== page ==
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Ergot Alkaloids Produced by Endophytic Fungi of the Genus Epichloë

Toxins 2015, 7(4), 1273-1302; https://doi.org/10.3390/toxins7041273

Review
Genetics, Genomics and Evolution of Ergot Alkaloid Diversity
1
Forage Improvement Division, The Samuel Roberts Noble Foundation, Ardmore, OK 73401, USA
2
Department of Plant Pathology, University of Kentucky, Lexington, KY 40546, USA
3
Division of Plant and Soil Sciences, West Virginia University, Morgantown, WV 26506, USA
4
Computer Science Department, University of Kentucky, Lexington, KY 40546, USA
5
Advanced Genetic Technologies Center, University of Kentucky, Lexington, KY 40546, USA
*
Author to whom correspondence should be addressed.
These authors contributed equally to this work.
Academic Editor: Richard A. Manderville
Received: 6 March 2015 / Accepted: 8 April 2015 / Published: 14 April 2015

Abstract

:
The ergot alkaloid biosynthesis system has become an excellent model to study evolutionary diversification of specialized (secondary) metabolites. This is a very diverse class of alkaloids with various neurotropic activities, produced by fungi in several orders of the phylum Ascomycota, including plant pathogens and protective plant symbionts in the family Clavicipitaceae. Results of comparative genomics and phylogenomic analyses reveal multiple examples of three evolutionary processes that have generated ergot-alkaloid diversity: gene gains, gene losses, and gene sequence changes that have led to altered substrates or product specificities of the enzymes that they encode (neofunctionalization). The chromosome ends appear to be particularly effective engines for gene gains, losses and rearrangements, but not necessarily for neofunctionalization. Changes in gene expression could lead to accumulation of various pathway intermediates and affect levels of different ergot alkaloids. Genetic alterations associated with interspecific hybrids of Epichloë species suggest that such variation is also selectively favored. The huge structural diversity of ergot alkaloids probably represents adaptations to a wide variety of ecological situations by affecting the biological spectra and mechanisms of defense against herbivores, as evidenced by the diverse pharmacological effects of ergot alkaloids used in medicine.
Keywords:
Claviceps; Epichloë; Periglandula; Clavicipitaceae; gene clusters; chanoclavine; ergopeptine; subterminal; natural products; secondary metabolism

1. Importance of Ergot Alkaloids

Ergot alkaloids are well known mycotoxins that can contaminate food and feed but also can serve as starting materials for important pharmaceuticals. The ergot fungi, for which these alkaloids are named, have been responsible for historic episodes of mass poisoning. In Middle-Age Europe, ingestion of rye grain or flour that was contaminated with ergots—the resting stage (sclerotia) of Claviceps purpurea—led to multiple episodes of disfiguring and deadly poisoning of local populations. Historic events associated with ergot poisoning include the first Crusade [1], the Salem witch trials (and others) [2,3,4], and the interrupted 1722 Russian campaign (under Peter the Great) against the Ottoman empire [5]. In modern times, ergot-alkaloid poisoning occasionally occurs through their medicinal use [6], but mass ergot poisonings of humans are rare, having last been reported in the 1970s [7,8]. Ergot alkaloid toxicity is still a significant problem with livestock, both due to ergot contaminated feed and naturally infested forage or rangeland grasses—such as tall fescue (Lolium arundinaceum), sleepygrass (Achnatherum robustum) and drunken horse grass (Achnatherum inebrians)—which can be symbiotic with seed-transmissible Epichloë species that are capable of producing ergot alkaloids [9,10,11].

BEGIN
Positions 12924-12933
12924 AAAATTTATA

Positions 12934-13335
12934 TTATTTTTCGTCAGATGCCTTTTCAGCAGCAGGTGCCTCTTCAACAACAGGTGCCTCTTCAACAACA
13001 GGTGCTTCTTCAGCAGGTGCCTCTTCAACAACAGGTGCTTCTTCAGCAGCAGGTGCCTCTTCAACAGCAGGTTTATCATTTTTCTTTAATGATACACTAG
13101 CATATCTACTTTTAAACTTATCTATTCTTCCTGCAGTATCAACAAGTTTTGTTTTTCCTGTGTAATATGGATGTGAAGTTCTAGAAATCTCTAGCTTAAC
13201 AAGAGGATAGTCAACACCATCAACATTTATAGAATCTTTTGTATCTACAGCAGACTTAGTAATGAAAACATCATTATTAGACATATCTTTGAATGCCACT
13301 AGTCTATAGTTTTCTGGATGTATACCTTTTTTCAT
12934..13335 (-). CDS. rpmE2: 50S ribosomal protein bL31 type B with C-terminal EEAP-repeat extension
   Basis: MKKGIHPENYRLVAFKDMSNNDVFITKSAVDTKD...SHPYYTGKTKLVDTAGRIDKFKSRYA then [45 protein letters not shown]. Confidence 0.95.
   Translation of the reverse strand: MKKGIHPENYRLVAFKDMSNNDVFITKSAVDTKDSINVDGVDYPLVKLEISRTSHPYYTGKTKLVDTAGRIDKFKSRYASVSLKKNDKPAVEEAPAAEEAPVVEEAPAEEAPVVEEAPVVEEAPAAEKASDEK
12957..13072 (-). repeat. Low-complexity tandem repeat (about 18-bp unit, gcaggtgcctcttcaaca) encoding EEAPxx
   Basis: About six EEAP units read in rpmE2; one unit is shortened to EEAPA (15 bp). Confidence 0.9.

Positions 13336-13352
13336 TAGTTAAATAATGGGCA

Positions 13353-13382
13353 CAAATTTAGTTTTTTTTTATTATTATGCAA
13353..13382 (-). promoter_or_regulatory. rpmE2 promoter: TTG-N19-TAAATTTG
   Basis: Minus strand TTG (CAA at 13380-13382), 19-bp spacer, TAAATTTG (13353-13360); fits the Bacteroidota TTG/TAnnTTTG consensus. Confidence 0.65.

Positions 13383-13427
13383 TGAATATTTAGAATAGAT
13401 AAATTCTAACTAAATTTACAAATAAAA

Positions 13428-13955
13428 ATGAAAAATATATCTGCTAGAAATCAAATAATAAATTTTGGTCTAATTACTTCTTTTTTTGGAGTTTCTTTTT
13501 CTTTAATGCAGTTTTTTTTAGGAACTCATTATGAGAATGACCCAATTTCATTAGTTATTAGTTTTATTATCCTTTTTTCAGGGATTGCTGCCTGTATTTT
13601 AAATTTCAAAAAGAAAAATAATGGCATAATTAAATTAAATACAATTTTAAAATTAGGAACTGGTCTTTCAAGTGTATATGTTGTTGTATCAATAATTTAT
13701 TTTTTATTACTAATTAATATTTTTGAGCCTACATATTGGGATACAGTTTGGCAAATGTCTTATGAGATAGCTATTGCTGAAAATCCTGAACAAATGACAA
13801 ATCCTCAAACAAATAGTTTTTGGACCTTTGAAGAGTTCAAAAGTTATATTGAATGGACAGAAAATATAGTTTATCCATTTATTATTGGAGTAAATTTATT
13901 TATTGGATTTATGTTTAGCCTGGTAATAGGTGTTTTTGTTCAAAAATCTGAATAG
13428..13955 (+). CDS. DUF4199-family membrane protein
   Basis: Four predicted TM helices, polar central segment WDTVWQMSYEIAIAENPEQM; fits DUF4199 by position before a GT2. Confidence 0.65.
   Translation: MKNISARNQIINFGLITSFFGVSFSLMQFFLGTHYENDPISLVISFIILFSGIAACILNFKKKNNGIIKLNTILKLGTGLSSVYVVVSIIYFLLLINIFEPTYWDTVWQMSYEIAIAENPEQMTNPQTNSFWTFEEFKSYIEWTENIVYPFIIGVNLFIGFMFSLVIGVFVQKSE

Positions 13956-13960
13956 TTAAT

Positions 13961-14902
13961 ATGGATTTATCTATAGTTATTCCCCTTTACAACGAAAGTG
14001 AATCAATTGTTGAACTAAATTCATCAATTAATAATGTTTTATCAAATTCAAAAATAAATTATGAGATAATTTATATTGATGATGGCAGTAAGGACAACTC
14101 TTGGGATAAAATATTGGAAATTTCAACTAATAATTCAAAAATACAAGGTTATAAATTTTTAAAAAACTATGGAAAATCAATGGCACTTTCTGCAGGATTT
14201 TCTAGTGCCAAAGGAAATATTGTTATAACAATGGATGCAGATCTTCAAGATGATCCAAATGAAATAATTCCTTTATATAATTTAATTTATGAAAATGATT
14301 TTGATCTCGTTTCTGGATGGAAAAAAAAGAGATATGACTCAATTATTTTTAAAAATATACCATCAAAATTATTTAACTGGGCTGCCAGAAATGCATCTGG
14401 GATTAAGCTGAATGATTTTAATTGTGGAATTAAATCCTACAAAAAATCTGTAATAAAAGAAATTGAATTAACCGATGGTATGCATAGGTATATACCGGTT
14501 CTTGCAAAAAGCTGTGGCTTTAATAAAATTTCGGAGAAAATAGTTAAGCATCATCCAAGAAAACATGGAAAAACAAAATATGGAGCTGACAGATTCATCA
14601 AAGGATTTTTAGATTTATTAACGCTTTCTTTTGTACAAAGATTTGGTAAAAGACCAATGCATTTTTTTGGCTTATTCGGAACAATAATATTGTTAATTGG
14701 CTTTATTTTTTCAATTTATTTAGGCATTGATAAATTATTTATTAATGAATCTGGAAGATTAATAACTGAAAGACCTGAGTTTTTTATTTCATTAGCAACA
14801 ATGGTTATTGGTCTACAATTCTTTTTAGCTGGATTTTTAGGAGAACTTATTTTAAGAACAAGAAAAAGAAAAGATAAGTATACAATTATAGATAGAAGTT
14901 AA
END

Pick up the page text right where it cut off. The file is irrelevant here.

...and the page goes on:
Over the past two decades, ergot alkaloids have been tapped for increasingly diverse medical uses. The ergopeptine ergotamine is used to treat migraines [12], and other natural and semisynthetic ergopeptines and dihydroergopeptines have been used for diseases of the brain. For example, bromocriptine (2-bromo-ergocryptine) is used as a component in treatment of Parkinsonism [13] and bromocriptine, or the extensively substituted dihydrolysergic acid amide, cabergoline, is used in treatment of prolactinoma, a benign adenoma of the pituitary gland [14,15]. Ergot alkaloids are also of social relevance because a semisynthetic alkaloid, lysergic acid diethylamide (LSD), is an illicit drug that is by far the most potent hallucinogen known. LSD had a major impact on the countercultural and hippie movements of the 1960s, since Albert Hofmann first produced it and noted its properties [16].